The parasympathetic nervous system is the brakes in our bodies. It’s almost impossible to stress when the body puts on the brakes when we are deeply relaxed. Luckily, it’s possible to train our body and relaxation systems to become more active.
Right now I’m listening to ‘hardwiring happiness’ by Rich Hanson.
Hardwiring Happiness lays out a simple method that uses the hidden power of everyday experiences to build new neural structures full of happiness, love, confidence, and peace. Dr. Hanson’s four steps build strengths into your brain— balancing its ancient negativity bias—making contentment and a powerful sense of resilience the new normal. In mere minutes each day, we can transform our brains into refuges and power centers of calm and happiness.
The take-home message from the book, is utilizing the positive experiences you encounter every day. When I listen, I feel irritation every now and then as his positivity triggers thoughts like “It`s not THAT easy”. But then I relax, and realize this is just one of the many fleeting thoughts and feelings that I need to notice, but not go into. When I take a deep breath to deactivate my sympathetic nervous system that always scans for what is wrong, the negative thoughts evaporates like dew in the sun.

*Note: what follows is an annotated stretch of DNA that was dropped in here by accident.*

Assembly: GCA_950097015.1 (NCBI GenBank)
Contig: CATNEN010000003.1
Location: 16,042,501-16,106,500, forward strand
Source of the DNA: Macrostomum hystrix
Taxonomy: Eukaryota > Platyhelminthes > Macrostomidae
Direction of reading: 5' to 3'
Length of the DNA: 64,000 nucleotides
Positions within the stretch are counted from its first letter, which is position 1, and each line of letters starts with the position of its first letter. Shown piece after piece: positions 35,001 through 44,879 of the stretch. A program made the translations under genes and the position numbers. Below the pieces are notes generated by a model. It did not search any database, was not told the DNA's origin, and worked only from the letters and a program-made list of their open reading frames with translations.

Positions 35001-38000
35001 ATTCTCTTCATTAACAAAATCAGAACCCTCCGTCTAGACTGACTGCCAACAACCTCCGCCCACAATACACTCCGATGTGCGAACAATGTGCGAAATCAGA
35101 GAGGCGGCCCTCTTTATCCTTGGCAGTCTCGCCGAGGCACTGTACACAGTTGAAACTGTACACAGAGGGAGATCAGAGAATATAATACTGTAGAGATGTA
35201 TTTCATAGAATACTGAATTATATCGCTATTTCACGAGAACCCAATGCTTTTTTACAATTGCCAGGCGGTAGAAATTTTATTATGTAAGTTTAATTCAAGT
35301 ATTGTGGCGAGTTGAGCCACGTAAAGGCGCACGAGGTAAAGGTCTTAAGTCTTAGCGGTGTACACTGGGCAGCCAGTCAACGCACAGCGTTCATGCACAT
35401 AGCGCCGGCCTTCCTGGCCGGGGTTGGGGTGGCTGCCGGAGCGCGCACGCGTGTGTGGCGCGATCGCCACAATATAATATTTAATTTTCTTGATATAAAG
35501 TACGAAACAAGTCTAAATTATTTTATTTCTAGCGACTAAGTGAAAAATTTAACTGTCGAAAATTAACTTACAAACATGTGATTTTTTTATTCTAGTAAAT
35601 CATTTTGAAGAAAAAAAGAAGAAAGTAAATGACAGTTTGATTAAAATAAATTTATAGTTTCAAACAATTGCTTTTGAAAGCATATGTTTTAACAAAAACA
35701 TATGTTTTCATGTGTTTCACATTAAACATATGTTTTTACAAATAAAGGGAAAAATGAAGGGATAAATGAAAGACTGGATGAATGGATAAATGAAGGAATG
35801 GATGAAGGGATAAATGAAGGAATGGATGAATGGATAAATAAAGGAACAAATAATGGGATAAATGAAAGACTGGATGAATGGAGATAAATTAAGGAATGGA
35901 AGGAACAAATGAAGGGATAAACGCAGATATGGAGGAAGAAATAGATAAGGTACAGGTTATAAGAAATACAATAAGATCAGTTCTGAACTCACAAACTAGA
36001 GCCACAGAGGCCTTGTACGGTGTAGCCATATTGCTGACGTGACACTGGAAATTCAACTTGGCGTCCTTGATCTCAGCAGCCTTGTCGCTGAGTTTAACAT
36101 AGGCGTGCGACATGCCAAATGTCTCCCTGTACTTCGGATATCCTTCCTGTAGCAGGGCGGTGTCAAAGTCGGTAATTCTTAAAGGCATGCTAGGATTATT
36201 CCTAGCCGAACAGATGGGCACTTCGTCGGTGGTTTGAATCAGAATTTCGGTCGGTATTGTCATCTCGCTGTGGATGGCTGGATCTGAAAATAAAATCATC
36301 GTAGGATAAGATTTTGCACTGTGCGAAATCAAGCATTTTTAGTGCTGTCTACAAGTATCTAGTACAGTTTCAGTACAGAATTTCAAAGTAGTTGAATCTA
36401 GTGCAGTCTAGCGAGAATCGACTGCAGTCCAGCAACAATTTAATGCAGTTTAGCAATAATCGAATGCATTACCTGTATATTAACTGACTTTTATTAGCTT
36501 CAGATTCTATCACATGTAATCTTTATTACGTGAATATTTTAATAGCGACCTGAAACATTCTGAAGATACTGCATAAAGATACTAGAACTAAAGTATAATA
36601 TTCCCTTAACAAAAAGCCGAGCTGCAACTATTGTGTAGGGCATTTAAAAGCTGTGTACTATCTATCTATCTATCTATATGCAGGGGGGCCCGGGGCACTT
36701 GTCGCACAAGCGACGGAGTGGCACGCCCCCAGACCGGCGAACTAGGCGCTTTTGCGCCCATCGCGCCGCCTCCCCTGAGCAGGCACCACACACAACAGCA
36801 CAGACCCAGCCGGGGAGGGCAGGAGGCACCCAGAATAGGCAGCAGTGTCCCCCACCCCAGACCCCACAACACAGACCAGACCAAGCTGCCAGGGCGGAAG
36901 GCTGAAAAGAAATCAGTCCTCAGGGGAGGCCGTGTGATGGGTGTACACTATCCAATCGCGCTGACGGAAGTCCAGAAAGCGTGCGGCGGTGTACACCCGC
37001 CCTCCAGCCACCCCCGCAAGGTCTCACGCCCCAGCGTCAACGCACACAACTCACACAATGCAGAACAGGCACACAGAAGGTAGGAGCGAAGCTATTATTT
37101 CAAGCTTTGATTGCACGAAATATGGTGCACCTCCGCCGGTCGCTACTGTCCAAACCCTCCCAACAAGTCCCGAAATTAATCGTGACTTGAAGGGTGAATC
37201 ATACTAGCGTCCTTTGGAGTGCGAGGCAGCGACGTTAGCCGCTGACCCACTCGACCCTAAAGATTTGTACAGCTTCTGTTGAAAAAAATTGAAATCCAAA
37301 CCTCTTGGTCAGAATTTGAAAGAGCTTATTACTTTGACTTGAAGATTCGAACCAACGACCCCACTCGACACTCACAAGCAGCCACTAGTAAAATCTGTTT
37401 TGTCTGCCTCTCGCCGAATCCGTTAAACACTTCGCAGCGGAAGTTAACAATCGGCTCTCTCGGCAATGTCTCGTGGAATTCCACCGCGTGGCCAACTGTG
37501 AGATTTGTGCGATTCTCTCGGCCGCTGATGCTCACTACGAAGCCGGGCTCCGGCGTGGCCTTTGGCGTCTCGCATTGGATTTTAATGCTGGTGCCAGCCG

The author have a wast knowledge-base this the draws from in the book. He gives a lot of examples from his own life, to show how it’s possible to hardwiring our brains to happiness. When we manage to turn on the ‘rest and digest’ system, we are more open to positive experiences. We can’t be relaxed and in a very negative mood at the same time. He continues, however, with saying that it isn’t enough to try to relax, we have to work actively with noticing and creating positive experiences.
From his book:
” As you read this, in the five cups of tofu-like tissue inside your head, nested amid a trillion support cells, 80 to 100 billion neurons are signaling one another in a network with about half a quadrillion connections, called synapses. All this incredibly fast, complex, and dynamic neural activity is continually changing your brain. Active synapses become more sensitive, new synapses start growing within minutes, busy regions get more blood since they need more oxygen and glucose to do their work, and genes inside neurons turn on or off. Meanwhile, less active connections wither away in a process sometimes called neural Darwinism: the survival of the busiest.”
So, update your brain AND your mind. And listen to the audiobook, off course.